Reply
    1. Circus peanuts

      #2 – would ordering a broth type of soup be a good crutch for you in this kind of situation? They are slow to eat and I know that hospitals serve them to people who cannot eat a lot but still need something. I also think if I sat next to you that any of the answers that Alison gave would shut me up if I had been inclined to ask. I would be more worried about judgement on my own meal. I am a picky eater and I am trying to learn to like diabetic friendly foods due to my new diagnosis. I think everyone will have a shade of your problem food wise and understand. Best wishes.

      Reply
      1. Specialk9

        A great technique is to enthusiastically talk about how great this food is… while taking small portions, cutting small bites one at a time so it takes longer, and eating slowly. Bonus points for engaging others in animated conversation, preferably about themselves.

        Reply
        1. Mookie

          As a (non-clinical) paranoid, self-conscious eater, the last thing I want to do is draw attention to LOOK AT ME EAT OM NOM I PERFORM THAT THIS IS TASTY, but others’s mileage probably varies. It’d make me feel very uncomfortable to have to pre-emptively persuade fellow diners that I’m eating as I wish to, plus it sort of takes the fun out of food when you have to use it to make other people feel comfortable.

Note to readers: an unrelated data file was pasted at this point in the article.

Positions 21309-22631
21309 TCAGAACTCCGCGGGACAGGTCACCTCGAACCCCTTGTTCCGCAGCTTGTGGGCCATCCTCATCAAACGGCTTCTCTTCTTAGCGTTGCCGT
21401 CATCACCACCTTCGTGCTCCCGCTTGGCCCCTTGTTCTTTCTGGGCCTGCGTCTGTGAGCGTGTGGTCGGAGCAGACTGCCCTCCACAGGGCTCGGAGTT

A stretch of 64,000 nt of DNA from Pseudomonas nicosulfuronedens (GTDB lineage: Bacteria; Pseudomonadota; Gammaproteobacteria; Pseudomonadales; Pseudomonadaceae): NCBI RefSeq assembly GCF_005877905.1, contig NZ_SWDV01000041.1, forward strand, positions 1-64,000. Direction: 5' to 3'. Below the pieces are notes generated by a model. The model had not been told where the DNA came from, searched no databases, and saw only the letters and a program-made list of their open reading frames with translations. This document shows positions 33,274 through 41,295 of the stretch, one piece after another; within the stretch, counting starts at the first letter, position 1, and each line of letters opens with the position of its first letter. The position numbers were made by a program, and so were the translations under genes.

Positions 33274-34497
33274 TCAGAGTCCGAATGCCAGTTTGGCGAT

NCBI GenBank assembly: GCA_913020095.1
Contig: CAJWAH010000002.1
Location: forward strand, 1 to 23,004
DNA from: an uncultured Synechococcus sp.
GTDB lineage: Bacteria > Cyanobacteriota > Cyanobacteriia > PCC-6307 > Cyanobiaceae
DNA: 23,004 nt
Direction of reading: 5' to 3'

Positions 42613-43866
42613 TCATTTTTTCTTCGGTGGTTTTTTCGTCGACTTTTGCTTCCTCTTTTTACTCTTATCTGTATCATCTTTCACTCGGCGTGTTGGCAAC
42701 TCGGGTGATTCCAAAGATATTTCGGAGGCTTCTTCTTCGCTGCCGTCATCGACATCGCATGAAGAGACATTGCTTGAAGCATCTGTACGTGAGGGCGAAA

Reply
    2. Artemesia

      Sounds right to me. I would not say you have a medical condition that means you can’t eat much — this immediately says to the snoopy that you have had gastric bypass surgery whether you have or not. I am not a big eater and often push the food around on my plate and eat much less than those around me. People almost never say a thing. And ‘Oh I am a grazer’ or ‘I never eat a big dinner’ or ‘I’m not very hungry’ works.

      Reply
      1. Tyche

        Well, there are various medical conditions that prevent you from eating a lot. My mother suffers from gastritis so she can’t eat a lot: she has to eat small servings at lunch and dinner while eating snacks various times a day.

        So the OP can simply say that she has already eaten something, or that eating too much upset her stomach.

        Reply
        1. Artemesia

          And none of those are things you want to have people speculating about while eating? You just want the focus to be off your stomach and bowels as topics of thought or conversation at the company dinner. No discussion of upset stomachs or ‘medical problems.’ Just pick at the food and you won’t be the only one.

          Reply
          1. fposte

            I don’t think people are going to dwell all that much on it, though, and if they do that’s on them. I mean, I think it’s fine to say “I just don’t eat a lot” but I also think it’s fine to say “It’s a medical thing,” especially if people are persistent. I say “Nah, it’s a Crohn’s day” all the time and it’s no big deal.

            Reply
            1. Jennifer Thneed

              OP said “I’m new-ish to the workforce and feeling rather lost”

              Which says to me that they’re still learning how to do this stuff. People need to learn how to answer a question briefly and without details. Your example is great!